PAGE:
Indonesia: A national park, its failure and impact on livelihoods

WRM default image

Local conversations about the classification of the Mount Merapi forest area into a national park often end up questioning why it was established as a park at all.

Mount Merapi forest ecosystem is located at 600 to 2968 meter above sea level, in Yogyakarta Province, Republic of Indonesia. With an area of 8,655 hectares, it is mostly covered by mountain tropical forest which is the source of living of a million people in four districts.

Surface water that comes from Mount Merapi is divided into 3 directions: Progo watershed in the west part, Opak watershed in the middle and Bengawan Solo watershed in the east part. These watersheds have been supplying water for consumption, irrigation, and industry for more than 5 million people of the Jogjakarta and Central Java provinces.

Unsustainable management of Mount Merapi is threatening its very existence. Water privatization by a commercial company is preventing about one thousand farmers from planting their farms; sand mining exploitation reaches 3,5 million cubic meter/year, wellspring sources have been quickly degraded, and flora and fauna is being destroyed.

But the paradigm of the government is still the same: exploitation of resources for cash without any consideration of long term use. Economics is put beyond environment and sustainability.

Many in the area expressed their opposition to the government's plan to classify the area into Mount Merapi National Park (MMNP), when the process began in 2001. Disregarding opposition, the Indonesian Ministry of Forestry issued a decree that officially changed the forest into a protected area on May 4, 2004.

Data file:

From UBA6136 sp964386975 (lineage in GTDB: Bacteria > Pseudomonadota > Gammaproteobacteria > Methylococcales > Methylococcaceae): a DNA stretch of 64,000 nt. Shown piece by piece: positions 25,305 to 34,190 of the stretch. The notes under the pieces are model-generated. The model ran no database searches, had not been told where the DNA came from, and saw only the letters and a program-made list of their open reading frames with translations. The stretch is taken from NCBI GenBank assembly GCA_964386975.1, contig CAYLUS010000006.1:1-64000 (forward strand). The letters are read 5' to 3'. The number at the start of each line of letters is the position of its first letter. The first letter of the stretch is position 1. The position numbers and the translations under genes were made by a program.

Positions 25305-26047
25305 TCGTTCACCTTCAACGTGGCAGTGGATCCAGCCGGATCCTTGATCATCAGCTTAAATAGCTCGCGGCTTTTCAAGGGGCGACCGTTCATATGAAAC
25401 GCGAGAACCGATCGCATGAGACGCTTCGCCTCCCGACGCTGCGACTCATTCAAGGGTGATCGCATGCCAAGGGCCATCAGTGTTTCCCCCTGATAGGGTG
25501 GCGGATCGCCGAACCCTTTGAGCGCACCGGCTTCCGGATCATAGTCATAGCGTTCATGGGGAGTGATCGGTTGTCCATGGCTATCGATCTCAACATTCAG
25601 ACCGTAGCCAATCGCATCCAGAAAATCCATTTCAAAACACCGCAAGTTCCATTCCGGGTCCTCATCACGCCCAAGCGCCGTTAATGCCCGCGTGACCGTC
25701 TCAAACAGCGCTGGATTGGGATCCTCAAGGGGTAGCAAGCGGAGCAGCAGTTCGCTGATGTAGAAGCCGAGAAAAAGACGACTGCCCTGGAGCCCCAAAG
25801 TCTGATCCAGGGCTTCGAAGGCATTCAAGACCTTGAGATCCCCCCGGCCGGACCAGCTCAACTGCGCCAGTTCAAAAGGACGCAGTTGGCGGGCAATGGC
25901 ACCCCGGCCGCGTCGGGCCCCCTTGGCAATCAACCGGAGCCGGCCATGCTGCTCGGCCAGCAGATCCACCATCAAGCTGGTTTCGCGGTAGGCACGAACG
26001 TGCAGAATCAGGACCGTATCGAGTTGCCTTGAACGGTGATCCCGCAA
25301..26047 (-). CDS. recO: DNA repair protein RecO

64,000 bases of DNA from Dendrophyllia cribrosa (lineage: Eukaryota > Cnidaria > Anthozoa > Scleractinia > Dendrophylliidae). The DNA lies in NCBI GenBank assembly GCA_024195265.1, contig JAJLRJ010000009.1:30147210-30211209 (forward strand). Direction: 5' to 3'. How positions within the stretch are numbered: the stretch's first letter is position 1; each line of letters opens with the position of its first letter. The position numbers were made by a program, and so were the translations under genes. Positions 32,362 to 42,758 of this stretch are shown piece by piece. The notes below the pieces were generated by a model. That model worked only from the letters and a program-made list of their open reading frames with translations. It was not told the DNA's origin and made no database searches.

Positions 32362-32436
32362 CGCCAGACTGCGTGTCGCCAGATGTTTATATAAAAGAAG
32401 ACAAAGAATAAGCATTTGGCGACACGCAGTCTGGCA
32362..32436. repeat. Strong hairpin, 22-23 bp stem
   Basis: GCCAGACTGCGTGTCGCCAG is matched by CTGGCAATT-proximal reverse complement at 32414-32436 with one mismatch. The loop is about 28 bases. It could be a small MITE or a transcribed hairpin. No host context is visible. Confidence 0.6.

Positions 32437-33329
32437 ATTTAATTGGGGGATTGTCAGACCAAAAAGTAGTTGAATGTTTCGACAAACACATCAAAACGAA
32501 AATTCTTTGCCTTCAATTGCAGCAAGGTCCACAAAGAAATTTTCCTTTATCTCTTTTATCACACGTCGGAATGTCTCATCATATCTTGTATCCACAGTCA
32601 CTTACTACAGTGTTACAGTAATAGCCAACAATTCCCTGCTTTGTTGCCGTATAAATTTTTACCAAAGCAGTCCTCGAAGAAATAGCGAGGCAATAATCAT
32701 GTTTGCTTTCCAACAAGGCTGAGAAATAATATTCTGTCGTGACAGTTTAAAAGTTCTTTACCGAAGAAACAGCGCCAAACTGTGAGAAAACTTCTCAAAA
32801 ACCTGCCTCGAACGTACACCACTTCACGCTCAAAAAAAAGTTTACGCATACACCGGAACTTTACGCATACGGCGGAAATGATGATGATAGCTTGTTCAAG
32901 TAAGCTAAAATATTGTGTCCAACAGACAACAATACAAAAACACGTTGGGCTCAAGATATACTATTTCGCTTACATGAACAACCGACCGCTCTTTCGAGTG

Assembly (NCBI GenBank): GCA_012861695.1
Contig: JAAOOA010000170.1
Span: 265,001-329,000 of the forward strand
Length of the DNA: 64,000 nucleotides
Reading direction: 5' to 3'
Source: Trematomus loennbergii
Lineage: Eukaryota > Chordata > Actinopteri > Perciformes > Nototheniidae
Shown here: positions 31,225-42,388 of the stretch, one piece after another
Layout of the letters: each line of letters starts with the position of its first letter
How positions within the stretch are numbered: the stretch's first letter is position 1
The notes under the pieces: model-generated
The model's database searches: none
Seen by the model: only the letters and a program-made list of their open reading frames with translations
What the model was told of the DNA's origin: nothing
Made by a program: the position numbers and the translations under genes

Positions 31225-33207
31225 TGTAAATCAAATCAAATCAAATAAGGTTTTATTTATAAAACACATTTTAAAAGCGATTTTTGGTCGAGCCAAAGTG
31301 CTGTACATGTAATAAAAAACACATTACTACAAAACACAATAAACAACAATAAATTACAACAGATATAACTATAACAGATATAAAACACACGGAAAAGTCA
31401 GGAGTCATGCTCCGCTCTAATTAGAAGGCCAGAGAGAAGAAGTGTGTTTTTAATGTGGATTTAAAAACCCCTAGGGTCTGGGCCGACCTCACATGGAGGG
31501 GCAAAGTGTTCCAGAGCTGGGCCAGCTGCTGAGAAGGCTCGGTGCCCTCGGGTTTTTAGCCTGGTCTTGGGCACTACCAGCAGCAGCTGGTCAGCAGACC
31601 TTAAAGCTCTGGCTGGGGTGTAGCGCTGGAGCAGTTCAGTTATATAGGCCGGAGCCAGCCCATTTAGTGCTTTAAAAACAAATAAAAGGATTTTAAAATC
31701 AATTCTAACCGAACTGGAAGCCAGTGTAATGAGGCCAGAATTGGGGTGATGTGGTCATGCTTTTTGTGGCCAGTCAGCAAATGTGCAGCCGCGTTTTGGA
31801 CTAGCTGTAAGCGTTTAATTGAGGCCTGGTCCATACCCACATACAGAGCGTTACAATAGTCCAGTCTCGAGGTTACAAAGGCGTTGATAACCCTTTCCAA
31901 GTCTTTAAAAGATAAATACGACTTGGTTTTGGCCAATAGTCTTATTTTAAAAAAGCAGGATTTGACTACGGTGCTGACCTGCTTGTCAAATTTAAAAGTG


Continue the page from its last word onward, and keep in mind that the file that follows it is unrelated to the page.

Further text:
We who oppose the measure denounce that the ministerial decree violates legal principles as well as principles of transparency, democracy and human rights, and is an expression of government's arrogance.

The decree goes against an earlier decree from the same ministry that sets out due process prior to the gazetting of a national park. The decision also contravenes Law No 22/1999 on regional autonomy because it ignores the authority of regional governments and legislative councils in the area.

The concept of national park first emerged in Western countries and was strongly influenced by classical concepts of conservation --a region tightly protected with no one allowed to touch it. It later developed into an eco-fascist conservation model that placed undisturbed "nature" as a top priority even if it meant getting rid of the local inhabitants.

The world's first national park was established in the U.S. in 1872 with the gazetting of the Yellowstone National Park. The park's management did not allow anyone to make use of the natural resources in the park, disregarding the fact that it was the home of indigenous tribes. Conflicts were unavoidable and led to the forced eviction of the indigenous communities from the region.

Unfortunately, many countries, including Indonesia, were inspired by that model. In 1980, the Indonesian government established the first five national parks.

The government applied the concept without considering its suitability to the country's social and economic conditions, apparently preferring to please Western countries rather than its own people. The fact that 42 national parks have been established across the country one after another without comprehensive studies on how the existing parks have been managed, proves so.